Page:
They did tell me I would lose my hair during chemo treatment.  We've heard shaving your head makes losing your hair a little easier emotionally.  My daughter has a friend who went through all of this a couple years ago and she had a hair party.  She, some friends, and her sisters all shaved their heads.  For those who didn't want to shave their heads, they had pink extensions available.  My daughters thought it would be fun to do the same thing for me, so Nini and Becky, along with some other friends, helped plan this event and it was a blast!!  We had three hairdressers, snacks, lots of people, and lots of smiles and laughs.  One of our Zumba® students, Monnie, decided to go out and collect pledges for shaving her head.  She ended up raising $350 and donated this to my medical expenses.  Not only did she shave her head, but her hair was long enough to donate so someone is going to get a nice wig out of her hair.  When she came down and told me, I was astounded.  I had no words.  Another one of our Zumba® students, Holly, has a six year old daughter, Abby, who donated her hair as well.  She now has a cute little bob cut.  There were so many people who supported me by having pink extensions put in their hair.  We had 60 pink hair extensions, and they were gone by the end of the night.  There were many people who showed up to support with their hugs and love.  I know there are many of you who couldn't be there but still sent your love and support.  I am thankful for each and every one of you, for the love, prayers, thoughts, support, hats, donations, scarfs, bracelets, necklaces...everything.  I feel very blessed.  We are attaching a little slideshow of the hair party AND my husband, Jim, wrote this letter to all of you:

To Our Valued Family and Friends,

This night, November 15, 2013, will forever be with me.  The love by so many for my wife's support is huge.  I have told our kids that our family pays it forward.  I stress to our family that it is a priority to add value to others every minute, every hour, and every day.  By the outpouring of affection shown tonight, I know if everyone there has friends like you, this world would be much better off.

Friends reach for our hands and touch our hearts.

On behalf of my family, we thank each and every one there and those who could not be there.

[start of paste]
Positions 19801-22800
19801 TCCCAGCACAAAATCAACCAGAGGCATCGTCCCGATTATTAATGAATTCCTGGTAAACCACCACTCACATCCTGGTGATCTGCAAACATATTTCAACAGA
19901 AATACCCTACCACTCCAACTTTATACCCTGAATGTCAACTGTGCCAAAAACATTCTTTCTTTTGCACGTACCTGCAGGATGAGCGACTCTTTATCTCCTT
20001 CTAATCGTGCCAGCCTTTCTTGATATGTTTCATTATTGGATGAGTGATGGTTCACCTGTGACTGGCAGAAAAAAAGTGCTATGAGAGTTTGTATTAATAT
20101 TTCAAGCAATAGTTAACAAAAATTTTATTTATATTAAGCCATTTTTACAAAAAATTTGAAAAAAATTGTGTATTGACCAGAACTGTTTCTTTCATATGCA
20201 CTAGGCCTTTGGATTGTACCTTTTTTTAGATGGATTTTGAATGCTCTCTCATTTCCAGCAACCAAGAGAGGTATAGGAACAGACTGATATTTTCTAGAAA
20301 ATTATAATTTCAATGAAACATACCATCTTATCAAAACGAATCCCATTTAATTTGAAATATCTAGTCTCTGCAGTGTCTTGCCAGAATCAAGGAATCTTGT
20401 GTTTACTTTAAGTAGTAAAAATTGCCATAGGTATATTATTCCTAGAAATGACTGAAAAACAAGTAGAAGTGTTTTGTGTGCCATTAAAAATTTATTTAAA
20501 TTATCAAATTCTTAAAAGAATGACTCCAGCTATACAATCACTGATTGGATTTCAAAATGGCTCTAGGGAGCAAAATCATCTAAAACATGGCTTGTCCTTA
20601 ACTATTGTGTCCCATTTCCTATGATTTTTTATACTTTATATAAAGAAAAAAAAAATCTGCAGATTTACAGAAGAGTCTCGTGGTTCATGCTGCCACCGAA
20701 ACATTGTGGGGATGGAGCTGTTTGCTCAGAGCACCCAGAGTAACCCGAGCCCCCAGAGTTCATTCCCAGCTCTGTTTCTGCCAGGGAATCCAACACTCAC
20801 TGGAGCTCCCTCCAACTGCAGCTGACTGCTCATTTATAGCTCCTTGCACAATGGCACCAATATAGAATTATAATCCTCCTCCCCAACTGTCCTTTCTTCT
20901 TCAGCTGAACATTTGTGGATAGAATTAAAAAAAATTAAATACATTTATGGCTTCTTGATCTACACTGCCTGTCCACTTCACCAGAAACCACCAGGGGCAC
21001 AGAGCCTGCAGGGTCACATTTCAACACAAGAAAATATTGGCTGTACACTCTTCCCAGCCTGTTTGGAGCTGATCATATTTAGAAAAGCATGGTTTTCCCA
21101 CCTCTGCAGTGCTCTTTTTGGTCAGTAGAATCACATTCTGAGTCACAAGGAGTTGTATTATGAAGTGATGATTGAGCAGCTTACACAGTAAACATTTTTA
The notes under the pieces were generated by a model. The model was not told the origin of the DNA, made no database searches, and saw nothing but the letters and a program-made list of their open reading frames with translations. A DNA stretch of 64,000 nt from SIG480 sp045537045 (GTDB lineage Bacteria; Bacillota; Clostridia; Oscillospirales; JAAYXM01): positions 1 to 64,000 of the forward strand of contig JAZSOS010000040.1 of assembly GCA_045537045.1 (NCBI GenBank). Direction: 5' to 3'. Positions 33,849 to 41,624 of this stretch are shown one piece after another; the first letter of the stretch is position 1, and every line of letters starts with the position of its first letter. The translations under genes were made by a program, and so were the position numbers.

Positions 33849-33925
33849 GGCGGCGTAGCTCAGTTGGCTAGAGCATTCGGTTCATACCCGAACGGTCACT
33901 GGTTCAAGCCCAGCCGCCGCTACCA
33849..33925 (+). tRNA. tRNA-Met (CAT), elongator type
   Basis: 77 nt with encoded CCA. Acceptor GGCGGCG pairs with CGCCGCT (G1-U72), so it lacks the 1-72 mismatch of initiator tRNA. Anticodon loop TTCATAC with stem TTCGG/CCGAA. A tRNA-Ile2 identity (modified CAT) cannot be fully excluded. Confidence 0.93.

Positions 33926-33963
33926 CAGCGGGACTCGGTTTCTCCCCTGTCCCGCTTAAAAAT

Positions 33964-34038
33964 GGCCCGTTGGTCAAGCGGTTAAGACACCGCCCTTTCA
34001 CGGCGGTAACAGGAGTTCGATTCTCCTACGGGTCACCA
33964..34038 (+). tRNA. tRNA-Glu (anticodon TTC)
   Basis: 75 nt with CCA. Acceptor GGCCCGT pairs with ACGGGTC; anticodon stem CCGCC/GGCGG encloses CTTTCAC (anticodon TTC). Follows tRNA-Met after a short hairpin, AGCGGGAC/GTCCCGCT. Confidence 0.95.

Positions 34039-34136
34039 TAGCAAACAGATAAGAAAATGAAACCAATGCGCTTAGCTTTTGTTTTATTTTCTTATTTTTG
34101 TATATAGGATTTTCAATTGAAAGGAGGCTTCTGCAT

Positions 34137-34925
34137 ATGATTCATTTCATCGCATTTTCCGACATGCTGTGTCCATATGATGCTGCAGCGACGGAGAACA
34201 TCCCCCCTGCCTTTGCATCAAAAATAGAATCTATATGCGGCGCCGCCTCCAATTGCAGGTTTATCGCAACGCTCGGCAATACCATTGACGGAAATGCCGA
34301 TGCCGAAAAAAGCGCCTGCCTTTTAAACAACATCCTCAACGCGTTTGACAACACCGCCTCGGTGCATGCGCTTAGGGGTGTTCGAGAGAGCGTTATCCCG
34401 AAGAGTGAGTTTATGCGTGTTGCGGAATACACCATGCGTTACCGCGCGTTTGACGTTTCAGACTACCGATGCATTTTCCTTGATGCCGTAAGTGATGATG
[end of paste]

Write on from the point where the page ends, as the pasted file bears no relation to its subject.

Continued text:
Thank you,

Dad Statler

Friday, November 15, 2013

Quick Update and Humor Along the Way

Yikes!  It's been two weeks since the last blog…time goes by when you're having fun (or going to appointment after appointment).  Since my last blog, I've had an MRI, bone scan, PET scan, and ultrasound.  Awesome news first - bone scan was normal!!  Thank you for the prayers and fasting.  It works.  The MRI showed a couple of questionable spots, but we were told MRI's are highly sensitive and tend to show areas that may not be of concern.  The PET scan showed nothing new.  We met with the nurse practitioner, Heidi, at Seattle Cancer Care Alliance.  She was very informative AND adorable.  She's British with a heavy accent, and we loved it.  After the test results came back, the doctors at SCCA wanted me to have a biopsy on the questionable spots revealed in the MRI.  They did an ultrasound first and determined, due to the shape and coloring of the nodes, they were normal or clinically benign and didn't need to do the biopsy.  Yay!!  I think I reverted to an excited child when the doctor told me I may not have to have the biopsy.  We are meeting with the specialists at SCCA today where they will give their findings and recommendations.  Today is the day we hope to choose a definite treatment plan, understanding that things may change a little along the way.  Oh, I also met with the radiologist in Yakima last week and he went into more detail and gave me an 80-85% cure rate with neoadjuvant chemo, lumpectomy, and radiation.  Not that statistics matter.  I have Faith, I Believe in miracles, and I Believe that God will heal me.  I have no doubts.  And Jim says I still have more Candy Crush to play.  LOL!

Speaking of Jim, he's going to lead off the humor part of this blog.  For those of you who don't know him, he's a warm-loving person but when he is worried or stressed about a situation, especially with those he loves, he tends to verbally snap.  He's the kind of person that focuses on the solution, believes wholeheartedly in miracles, and could care less about the details in between.  I think the details make him worry, so he'd rather not know.  When I discovered the third lump, I came downstairs and Jim was sitting in his chair.  I said, "Honey, I found another lump."  And with frustration, he said, "Well, then QUIT looking for them!"  We still laugh today when we talk about it.  He couldn't remember saying it, and when we told him, he started laughing uncontrollably.